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Edmonton Becomes First Canadian City to Legalize Uber

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Edmonton City Council has voted in favour (8 votes for; 4 against) of legalizing Uber, allowing the company to start operating legally, on March 1st.

CBC News reports council agreed to have minimum fares start at $3.25 by Uber and other private companies looking to start similar operations in the city.

Coun. Michael Oshry pressed for a limit on price surges, for up to four times maximum of the regulated rate, but councillors held off with a wait-and-see approach before setting a limit.

Mayor Don Iveson said “We’ll monitor this very closely and in six months’ time, if there’s predatory behaviour or gouging occurring, then council certainly reserves the right to strengthen the minimums and maximums.”

Uber’s general manager for Alberta, Ramit Kar, said Edmonton’s newly ratified bylaw is a model for other Canadian cities and believes issues related to insurance will be addressed, shortly.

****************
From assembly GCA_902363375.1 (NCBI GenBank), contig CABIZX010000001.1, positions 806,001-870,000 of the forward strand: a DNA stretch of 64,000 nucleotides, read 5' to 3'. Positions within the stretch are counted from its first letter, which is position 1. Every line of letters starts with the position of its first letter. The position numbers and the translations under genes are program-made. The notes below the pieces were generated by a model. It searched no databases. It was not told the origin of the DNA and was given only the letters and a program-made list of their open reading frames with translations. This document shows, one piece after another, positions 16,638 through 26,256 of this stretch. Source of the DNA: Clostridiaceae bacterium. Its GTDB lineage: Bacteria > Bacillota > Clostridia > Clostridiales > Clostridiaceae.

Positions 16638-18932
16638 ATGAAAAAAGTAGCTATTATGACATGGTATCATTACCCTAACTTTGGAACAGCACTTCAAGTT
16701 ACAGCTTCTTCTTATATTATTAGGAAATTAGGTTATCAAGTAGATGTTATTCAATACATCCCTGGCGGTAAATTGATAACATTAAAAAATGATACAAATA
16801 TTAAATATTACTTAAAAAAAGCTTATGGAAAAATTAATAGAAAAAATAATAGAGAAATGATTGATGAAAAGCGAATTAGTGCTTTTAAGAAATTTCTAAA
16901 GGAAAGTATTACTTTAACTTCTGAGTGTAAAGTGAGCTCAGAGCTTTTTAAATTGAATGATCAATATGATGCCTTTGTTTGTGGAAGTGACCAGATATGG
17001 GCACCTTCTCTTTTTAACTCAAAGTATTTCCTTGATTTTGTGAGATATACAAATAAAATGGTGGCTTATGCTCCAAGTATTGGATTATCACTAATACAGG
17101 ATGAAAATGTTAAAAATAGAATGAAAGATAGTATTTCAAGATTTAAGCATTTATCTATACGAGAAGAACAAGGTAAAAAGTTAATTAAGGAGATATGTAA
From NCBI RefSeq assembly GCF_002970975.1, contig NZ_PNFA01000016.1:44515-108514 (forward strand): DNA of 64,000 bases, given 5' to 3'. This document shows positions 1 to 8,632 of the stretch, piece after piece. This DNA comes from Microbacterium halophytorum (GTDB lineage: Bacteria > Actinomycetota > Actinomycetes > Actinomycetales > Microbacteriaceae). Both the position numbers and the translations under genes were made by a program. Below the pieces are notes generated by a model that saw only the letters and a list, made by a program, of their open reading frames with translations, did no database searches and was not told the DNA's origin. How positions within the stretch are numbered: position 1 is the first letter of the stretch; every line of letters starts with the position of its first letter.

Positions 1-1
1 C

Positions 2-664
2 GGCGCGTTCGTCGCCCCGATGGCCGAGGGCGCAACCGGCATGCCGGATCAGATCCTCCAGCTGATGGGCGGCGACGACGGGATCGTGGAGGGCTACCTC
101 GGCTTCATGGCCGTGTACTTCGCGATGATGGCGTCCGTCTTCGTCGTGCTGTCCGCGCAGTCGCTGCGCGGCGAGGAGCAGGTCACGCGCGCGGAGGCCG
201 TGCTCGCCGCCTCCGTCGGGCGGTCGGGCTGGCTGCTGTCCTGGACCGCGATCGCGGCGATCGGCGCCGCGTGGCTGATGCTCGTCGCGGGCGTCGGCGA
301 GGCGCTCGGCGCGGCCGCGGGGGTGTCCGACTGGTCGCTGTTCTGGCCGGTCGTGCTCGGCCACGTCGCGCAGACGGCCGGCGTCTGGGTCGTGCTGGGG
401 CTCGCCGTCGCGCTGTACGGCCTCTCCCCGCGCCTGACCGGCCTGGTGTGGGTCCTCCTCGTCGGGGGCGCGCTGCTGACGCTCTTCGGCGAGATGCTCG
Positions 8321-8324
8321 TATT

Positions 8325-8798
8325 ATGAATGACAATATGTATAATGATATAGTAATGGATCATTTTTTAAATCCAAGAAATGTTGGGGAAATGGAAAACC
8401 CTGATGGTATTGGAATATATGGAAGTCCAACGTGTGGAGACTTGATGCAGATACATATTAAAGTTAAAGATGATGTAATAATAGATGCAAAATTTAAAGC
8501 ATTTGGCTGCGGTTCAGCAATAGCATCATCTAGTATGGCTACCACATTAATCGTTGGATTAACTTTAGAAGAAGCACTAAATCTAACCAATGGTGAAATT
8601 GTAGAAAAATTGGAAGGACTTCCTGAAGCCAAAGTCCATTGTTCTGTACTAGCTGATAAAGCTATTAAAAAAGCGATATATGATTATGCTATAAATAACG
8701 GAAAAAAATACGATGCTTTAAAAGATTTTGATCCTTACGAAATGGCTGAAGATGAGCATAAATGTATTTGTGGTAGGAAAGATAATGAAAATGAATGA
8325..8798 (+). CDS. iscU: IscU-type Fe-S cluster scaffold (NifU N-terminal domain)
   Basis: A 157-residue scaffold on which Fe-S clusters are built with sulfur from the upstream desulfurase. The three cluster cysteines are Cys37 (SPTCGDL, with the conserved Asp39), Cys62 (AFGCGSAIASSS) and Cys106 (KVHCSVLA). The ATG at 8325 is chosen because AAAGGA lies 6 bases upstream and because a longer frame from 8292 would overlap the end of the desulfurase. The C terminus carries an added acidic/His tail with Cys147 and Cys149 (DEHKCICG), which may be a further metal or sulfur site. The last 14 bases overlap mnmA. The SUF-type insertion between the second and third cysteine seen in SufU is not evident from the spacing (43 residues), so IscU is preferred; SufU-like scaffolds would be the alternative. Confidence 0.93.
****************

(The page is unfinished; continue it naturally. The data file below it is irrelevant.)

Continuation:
Uber recently revealed despite not operating in Vancouver, over 100,000 people in the city have downloaded the company’s smartphone app.

The new bylaw states all drivers must possess proper insurance, either a commercial taxi policy or a new product that meets provincial regulations.

Yellow Cab president, Phil Strong said “We’re not scared of people coming to town as long as they’re playing right,” Strong said. “One still has to ask the question, ‘Why is it that an illegal company has been allowed to operate all this time?'”

Council chambers were again filled with taxi drivers, however this time they protested in silence, and most departed before second votes and the final reading of the bylaw.

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